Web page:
When any key member of an emotional system can control his own emotional reactiveness and accurately observe the functioning of the system and his part in it, and he can avoid counterattacking when he is provoked, and when he can maintain an active relationship with the other key members without withdrawing or becoming silent, the entire system will change in a series of predictable steps. (kpp. 486).

I hypothesize that the family unit possesses a similar or identical tendency toward ideal organization as the mind/body unit. The “fuel” in the case of the family is the automatic reactivity of its members, which only serves to keep things the way they are, i.e. to ensure the survival of the unit at the expense of its least differentiated members. When a single member simply “gets out of the way” of the self-organizing principle, by lowering their own reactivity and speaking closer to the truth instead of playing pawn to the emotional system, the system will predictably adapt for the better.

Similarly, when a meditator sits down and removes the “fuel” of sensorstimulation, and subsequently stays in contact with the bodily sensations of change without encouraging or avoiding them, the mind/body system will begin to change in a series of predictable steps as outlined in the Buddha’s discourses. When a family member grows out of automatic child-like dependence on the family, the emotional system of the family protests with “sensations” of change, at least initially. When a vipassanā meditator rejects the automatic craving of sensory stimulation, the emotional system protests with sensations of change, at least initially.

I propose that these two “systems,” the family unit and the mind/body unit, share at least a few basic principles of operation, one of which being this “self-organizing principle.” I further propose that the mind/body unit experiences “sensations of change” through the same anatomical structures (e.g. the limbic and somatosensory system) whether they are “from” the family unit or “from” the mind/body unit, and that the self-organizing principle applies to both systems as dictated by those structures. This unified anatomical structure implies that these two units are indeed holons, simultaneously a whole and a part, in the same natural phenomenal system.

It is easy to assume that the instructions and qualifications of a proper guide differ for each unit, but the principle of natural, ideal self-organization remains the same. Bowen observed a tendency of families to respond to stress in predictable ways which he defined through the concepts of Bowen theory. The Buddha observed the origin of suffering which he defined in paṭiccasamuppāda (the second noble truth) as a feedback loop between mind and body. As far as I can tell, it is the radical adherence to the principles of science that these two theorists share and sets them part from their contemporaries (Bowen, 1978; Hart & Goenka, 1987; Kerr & Bowen, 1988).

In his ten-day discourses, S. N. Goenka (1987) frequently calls the self-organizing principle “the dhamma” (skt. dharma), or the “law of nature” (pp. 14). Paul Fleischman (2009), a senior teacher in the same tradition describes it thus:

It is an information state, a compound of incalculable amounts of information. Humans can understand this information by reason, and can experience its processes within themselves through Vipassana meditation practice. We contain the information state of the universe (pp. 24).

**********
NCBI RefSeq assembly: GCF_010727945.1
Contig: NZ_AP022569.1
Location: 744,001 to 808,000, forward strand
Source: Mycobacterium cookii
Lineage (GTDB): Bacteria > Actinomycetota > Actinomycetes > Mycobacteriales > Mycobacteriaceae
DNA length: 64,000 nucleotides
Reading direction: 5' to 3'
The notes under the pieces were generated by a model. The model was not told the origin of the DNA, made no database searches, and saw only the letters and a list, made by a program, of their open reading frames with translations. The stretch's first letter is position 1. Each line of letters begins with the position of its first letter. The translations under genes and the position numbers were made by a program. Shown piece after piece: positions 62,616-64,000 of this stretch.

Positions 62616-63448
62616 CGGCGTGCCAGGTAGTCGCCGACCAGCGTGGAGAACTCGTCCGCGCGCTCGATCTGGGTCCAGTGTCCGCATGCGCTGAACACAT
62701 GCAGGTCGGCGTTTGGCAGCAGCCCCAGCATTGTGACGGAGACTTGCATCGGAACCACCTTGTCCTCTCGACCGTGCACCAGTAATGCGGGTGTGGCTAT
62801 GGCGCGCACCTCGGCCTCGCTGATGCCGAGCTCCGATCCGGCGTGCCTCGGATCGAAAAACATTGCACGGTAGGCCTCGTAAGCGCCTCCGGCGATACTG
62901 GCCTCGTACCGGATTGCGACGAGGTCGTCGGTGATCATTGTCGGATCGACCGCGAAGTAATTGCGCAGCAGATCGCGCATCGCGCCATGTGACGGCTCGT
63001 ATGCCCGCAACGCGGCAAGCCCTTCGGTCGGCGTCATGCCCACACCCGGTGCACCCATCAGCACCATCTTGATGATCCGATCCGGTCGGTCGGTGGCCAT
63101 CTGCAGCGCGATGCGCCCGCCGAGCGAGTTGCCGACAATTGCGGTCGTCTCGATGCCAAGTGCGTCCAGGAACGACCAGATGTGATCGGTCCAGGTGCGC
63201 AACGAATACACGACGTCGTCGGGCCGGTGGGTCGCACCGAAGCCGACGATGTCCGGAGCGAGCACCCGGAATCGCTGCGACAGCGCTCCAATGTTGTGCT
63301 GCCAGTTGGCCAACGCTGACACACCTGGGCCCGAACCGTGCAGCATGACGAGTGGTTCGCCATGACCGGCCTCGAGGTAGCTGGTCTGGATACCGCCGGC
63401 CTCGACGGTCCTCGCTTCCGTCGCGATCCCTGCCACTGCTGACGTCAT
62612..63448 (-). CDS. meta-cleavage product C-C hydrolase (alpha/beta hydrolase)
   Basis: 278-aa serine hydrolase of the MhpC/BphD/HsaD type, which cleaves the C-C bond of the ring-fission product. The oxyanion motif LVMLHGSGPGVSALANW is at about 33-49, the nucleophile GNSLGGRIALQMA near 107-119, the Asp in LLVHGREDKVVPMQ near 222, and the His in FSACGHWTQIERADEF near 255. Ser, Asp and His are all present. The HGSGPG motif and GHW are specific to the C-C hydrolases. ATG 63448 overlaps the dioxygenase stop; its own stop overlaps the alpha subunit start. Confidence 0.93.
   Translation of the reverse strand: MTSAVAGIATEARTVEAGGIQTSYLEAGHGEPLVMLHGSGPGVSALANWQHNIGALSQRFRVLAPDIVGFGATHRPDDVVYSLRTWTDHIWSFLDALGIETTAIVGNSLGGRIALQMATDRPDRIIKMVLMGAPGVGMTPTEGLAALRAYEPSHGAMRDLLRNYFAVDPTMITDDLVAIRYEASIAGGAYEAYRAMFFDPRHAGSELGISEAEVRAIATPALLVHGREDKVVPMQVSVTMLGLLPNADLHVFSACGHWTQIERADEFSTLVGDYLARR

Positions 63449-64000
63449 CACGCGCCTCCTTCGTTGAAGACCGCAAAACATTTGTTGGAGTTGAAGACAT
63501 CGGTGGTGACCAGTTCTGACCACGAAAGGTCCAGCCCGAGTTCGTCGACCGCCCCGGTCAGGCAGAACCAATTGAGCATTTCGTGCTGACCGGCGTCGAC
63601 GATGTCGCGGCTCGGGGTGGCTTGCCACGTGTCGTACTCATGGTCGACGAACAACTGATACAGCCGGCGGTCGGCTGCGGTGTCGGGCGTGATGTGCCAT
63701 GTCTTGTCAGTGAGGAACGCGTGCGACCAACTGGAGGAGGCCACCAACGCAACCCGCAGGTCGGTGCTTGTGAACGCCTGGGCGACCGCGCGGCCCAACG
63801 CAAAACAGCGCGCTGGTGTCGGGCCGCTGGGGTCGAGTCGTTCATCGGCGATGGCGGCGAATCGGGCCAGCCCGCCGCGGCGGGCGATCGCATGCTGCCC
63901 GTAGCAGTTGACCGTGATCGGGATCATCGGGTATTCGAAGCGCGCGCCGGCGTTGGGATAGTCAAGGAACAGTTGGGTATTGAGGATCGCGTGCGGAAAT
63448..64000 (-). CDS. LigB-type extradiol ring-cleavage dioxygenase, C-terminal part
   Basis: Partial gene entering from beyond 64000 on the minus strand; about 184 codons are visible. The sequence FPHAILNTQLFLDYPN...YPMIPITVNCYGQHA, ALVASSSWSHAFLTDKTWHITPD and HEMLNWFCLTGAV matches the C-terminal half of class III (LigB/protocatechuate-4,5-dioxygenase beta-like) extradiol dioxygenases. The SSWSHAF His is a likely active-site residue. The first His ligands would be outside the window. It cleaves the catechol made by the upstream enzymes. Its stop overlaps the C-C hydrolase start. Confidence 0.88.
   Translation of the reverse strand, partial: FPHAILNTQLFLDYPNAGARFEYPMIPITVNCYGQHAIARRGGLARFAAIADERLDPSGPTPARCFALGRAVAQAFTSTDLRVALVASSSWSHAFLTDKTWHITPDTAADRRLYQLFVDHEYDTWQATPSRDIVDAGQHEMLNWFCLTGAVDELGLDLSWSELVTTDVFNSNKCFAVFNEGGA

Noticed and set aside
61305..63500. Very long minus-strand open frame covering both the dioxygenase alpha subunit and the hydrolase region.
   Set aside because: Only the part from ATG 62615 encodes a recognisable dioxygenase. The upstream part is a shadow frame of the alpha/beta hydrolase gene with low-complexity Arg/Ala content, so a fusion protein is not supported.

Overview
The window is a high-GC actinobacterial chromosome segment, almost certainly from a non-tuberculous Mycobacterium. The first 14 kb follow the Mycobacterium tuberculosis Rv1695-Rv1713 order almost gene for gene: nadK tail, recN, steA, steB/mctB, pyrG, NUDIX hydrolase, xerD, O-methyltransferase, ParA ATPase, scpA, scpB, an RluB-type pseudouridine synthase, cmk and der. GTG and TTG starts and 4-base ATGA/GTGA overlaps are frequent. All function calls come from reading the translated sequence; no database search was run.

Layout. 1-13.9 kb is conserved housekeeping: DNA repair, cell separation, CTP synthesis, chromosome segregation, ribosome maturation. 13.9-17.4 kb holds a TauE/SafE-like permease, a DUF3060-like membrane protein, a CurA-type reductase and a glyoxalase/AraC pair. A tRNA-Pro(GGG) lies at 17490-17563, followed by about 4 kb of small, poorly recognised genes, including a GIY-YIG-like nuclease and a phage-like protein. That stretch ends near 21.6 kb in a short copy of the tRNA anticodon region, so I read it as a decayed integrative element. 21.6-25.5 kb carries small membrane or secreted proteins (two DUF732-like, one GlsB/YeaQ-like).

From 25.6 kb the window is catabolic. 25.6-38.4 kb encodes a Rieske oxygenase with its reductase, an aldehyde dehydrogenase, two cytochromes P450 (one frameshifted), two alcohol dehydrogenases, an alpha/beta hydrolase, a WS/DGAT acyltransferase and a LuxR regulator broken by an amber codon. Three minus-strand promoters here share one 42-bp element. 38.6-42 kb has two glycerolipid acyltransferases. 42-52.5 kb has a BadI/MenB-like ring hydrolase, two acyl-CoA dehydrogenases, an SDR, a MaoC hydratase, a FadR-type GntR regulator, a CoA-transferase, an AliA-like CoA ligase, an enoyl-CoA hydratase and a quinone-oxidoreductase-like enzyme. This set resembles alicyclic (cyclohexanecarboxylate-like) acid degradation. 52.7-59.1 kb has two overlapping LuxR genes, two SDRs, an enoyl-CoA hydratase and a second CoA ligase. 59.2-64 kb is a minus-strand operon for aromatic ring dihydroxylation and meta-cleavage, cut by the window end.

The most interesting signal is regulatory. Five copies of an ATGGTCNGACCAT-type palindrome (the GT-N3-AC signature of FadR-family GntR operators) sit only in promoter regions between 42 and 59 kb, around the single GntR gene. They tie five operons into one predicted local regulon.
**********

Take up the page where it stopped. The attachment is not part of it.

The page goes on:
In the spirit of E.O. Wilson (1998), what does it mean to find consilience in two otherwise unrelated fields, that a figure of modern science like Bowen described a fundamental feature of the life process on such strikingly similar terms as an ancient figure like the historical Buddha? How might this change the way that we look at suffering and its relative causes?

NOTE: You can read another description of my “self-organizing principle” in a previous post on societal emotional process, which uses different language and goes more into detail about how the process looks in action and applies across the holonic landscape.

References

Bowen, M. (1978). Family therapy in clinical practice. Lanham, MD: Jason Aronson, Inc.

Hart, W., Goenka, S. N. (1987). The art of living: Vipassana meditation as taught by S.N. Goenka.  Onalaska, WA: Pariyatti Publishing:

Fleischman, P. R. (2009). Vipassana meditation and the scientific world view. Onalaska, WA: Pariyatti Publishing.

Fleischman, P. R. (2016). Our best and most lasting gift: The universal features of meditation. Onalaska, WA: Vipassana Research Publications.

Kerr, M., Bowen, M. (1988). Family evaluation. Lanham, MD: Jason Aronson, Inc.

Wilson, E. O. (1998). Consilience. New York, NY: Alfred A. Knopf, Inc.

  1. The Buddha enumerated the types of negative feedback that comes “from within” in the five hindrances
  2. I can only speak for Vipassanā as taught by S.N. Goenka
  3. vedanāsamosaranā sabbe dhammā: The Buddha said, and I agree, that all (sabbe) thought/experience (dhammā) flows/occurs together (samosaranā) with sensation on the body (vedanā).
  4. I am proposing that we take the Buddha’s teachings as the findings of a radical scientific experiment. The results of this experiment are “published” as The Second Noble Truth, and exists as hypothesis for future scientific research.I am calling his theory the Theory of Vipassanā, or Vipassanā Theory.
  5. which increases external sensory fuel
  6. pāli: as it is
  7. For an analogy of the role of differentiation in the stability of modular computer systems, see page 8 of Attachment and Differentiation: The Role of Attachment in the Pathological Family System.